CHNA focus should be on “Community Health,” not just “health care”
A non-profit hospital’s community health needs assessment (CHNA), a critical part of 501(r) regulations, can be a huge, lengthy and collaborative undertaking - but for good reason. Item 2 on our 10 Step Checklist is “We have an implementation strategy in place to meet the CHNA needs.” Or, in other words, “Here’s what we’re going to do about it.”
Your CHNA process is likely to turn up a decent number of health care needs, and as part of your reporting, the “Powers That Be” want to know how your facility plans to address them. If your plan’s not looking all that robust, it’s important to remember that your assessment should be looking at overall community health, and not just health care.
Here are 3 things you need to know about the CHNA:
1. Don’t Overlook These Critical Social Health Concerns:
- One often overlooked area of consideration is nutrition. Nonprofit hospitals may be more likely than other facilities to run into community health issues stemming from a lack of access to healthy foods. This growing epidemic is something that needs to be addressed in your CHNA, along with your proposed methods of remedy.
- Other health needs arising from social conditions may include housing-related challenges, social development concerns, environmental issues, and emergency preparedness. Presenting a hospital strategy outlining these issues falls right in line with the IRS’ recent efforts to demonstrate that overall community health also warrants spending, along with health care.
2. Facility Collaboration is 100% Acceptable:
- Of course, working within the scope of your community might seem daunting, especially if your facility only services a small section of it. Maybe you feel your report could be more effective and better received if you worked with other facilities in the area, so don't hesitate to initiate collaboration. In fact, the guidelines blatantly state that two or more health facilities in the same area can collaborate on a joint CHNA report. These cooperative reports can be between several hospital facilities, or between hospital facilities and public health agencies.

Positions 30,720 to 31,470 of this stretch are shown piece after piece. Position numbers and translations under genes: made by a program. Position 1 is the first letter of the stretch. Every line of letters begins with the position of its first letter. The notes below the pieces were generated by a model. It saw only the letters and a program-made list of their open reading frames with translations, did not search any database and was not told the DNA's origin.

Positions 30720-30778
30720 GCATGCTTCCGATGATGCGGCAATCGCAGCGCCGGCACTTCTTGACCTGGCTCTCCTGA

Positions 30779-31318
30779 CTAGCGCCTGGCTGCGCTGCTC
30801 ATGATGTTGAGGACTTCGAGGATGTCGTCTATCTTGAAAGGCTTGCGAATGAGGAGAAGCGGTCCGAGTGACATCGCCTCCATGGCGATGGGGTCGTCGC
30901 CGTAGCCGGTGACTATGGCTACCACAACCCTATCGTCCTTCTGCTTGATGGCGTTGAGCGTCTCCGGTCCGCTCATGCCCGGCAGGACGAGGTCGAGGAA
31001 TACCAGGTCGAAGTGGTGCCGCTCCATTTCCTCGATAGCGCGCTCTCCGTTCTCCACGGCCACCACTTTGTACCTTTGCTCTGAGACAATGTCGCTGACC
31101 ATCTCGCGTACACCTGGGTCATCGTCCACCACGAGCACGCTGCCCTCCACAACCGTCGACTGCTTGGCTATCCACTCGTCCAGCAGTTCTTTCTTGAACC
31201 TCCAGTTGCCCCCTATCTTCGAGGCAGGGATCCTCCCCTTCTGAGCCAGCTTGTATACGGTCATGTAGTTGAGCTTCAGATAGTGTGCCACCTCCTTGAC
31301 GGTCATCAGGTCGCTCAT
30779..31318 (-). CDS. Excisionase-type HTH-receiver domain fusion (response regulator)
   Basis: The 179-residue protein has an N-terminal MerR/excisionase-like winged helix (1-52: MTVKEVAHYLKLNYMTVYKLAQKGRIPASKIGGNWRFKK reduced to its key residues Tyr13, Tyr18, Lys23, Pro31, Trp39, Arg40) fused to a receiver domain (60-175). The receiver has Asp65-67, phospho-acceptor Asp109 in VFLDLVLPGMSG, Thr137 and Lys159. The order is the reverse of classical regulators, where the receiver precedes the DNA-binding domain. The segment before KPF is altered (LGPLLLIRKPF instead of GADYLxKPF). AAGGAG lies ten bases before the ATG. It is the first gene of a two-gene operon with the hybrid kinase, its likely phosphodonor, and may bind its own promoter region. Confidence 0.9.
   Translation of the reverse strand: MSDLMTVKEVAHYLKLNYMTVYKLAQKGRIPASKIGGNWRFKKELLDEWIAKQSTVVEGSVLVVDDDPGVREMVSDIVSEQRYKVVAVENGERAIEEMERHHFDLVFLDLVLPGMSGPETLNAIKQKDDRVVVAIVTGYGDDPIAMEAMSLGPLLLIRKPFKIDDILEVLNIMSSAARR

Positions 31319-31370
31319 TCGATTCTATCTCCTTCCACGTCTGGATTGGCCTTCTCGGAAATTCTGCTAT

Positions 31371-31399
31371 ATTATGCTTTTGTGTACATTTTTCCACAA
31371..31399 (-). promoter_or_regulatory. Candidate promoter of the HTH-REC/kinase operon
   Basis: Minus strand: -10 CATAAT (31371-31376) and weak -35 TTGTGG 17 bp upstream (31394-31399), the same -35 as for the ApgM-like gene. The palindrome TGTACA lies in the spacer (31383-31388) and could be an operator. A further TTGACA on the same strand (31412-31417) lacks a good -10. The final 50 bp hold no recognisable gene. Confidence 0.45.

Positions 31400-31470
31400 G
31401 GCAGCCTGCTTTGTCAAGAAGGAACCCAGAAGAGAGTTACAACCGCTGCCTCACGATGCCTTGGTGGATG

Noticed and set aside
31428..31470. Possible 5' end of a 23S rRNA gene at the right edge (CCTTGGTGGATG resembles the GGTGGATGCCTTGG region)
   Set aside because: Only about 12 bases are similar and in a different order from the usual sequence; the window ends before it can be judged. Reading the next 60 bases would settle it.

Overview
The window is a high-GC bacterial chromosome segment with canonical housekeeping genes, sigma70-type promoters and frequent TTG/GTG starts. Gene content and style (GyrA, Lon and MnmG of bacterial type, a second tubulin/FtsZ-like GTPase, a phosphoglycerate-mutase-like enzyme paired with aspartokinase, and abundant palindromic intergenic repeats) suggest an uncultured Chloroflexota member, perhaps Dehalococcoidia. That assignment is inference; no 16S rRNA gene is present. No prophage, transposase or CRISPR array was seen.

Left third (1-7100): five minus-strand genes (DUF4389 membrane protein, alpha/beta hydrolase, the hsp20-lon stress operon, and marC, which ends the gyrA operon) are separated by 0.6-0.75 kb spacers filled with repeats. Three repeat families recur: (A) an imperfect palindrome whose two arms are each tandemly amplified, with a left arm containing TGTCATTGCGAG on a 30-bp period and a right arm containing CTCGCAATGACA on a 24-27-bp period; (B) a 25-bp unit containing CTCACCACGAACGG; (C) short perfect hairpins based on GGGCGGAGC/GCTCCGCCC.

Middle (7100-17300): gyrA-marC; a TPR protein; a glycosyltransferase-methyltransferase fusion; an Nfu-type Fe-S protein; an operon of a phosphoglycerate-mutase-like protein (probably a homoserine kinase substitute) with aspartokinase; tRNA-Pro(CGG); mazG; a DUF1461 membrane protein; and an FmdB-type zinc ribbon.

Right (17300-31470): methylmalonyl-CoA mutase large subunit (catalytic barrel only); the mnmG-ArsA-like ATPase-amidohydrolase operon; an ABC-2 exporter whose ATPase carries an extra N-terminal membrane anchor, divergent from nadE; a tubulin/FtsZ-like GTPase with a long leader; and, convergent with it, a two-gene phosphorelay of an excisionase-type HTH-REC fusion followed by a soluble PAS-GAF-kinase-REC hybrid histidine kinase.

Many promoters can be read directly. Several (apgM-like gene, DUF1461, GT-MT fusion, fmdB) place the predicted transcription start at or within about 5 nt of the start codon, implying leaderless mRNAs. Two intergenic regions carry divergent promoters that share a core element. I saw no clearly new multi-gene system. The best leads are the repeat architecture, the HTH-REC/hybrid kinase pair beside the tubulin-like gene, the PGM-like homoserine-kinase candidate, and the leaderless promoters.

- Teamwork reporting makes sense in many circumstances. Facilities serving only neighborhoods may not be seeing the overall community picture. So, having several facilities work together allows for better assessment of the area. Of course, if an individual approach is more logical, each facility may prepare and submit supplementary information outlining their own hospital strategy, addressing localized needs within.
3. Board Collaboration Accountability
IMPORTANT NOTE: If your nonprofit hospital plans to collaborate on a joint report with another facility, your hospital board (or similar authorized body) is required to accept the report and implementation strategy as their own. Any joint report will still have to comply with all CHNA procedures.
Preparation is Everything
Having a 501(r) and CHNA implementation strategy in place for your facility provides direction not only for your hospital staff, but also for the overall health of your community. Identifying and organization-wide understanding of health needs in your community is a critical first step, but having a documented, accepted and approved CHNA ensures your facility is working toward improvement and prevention
Still, even with a plan in place, executing the strategy is necessary to keep your tax-exempt status. Download our free offer, “10-Step Checklist To Maintain Your Tax Exempt Status,” to help you better understand all the new 501r requirements, and to learn how VARO Healthcare can help you stay on track.
This is a 10-part series designed to support our 10-step checklist to better familiarize our readers on 501(r) tax exempt regulations. Please visit the first blog in this series: Get It Right the First Time -Your Community Health Needs Assessment. Be sure to sign up and receive our blog notification emails so that you don’t miss this 10-part series.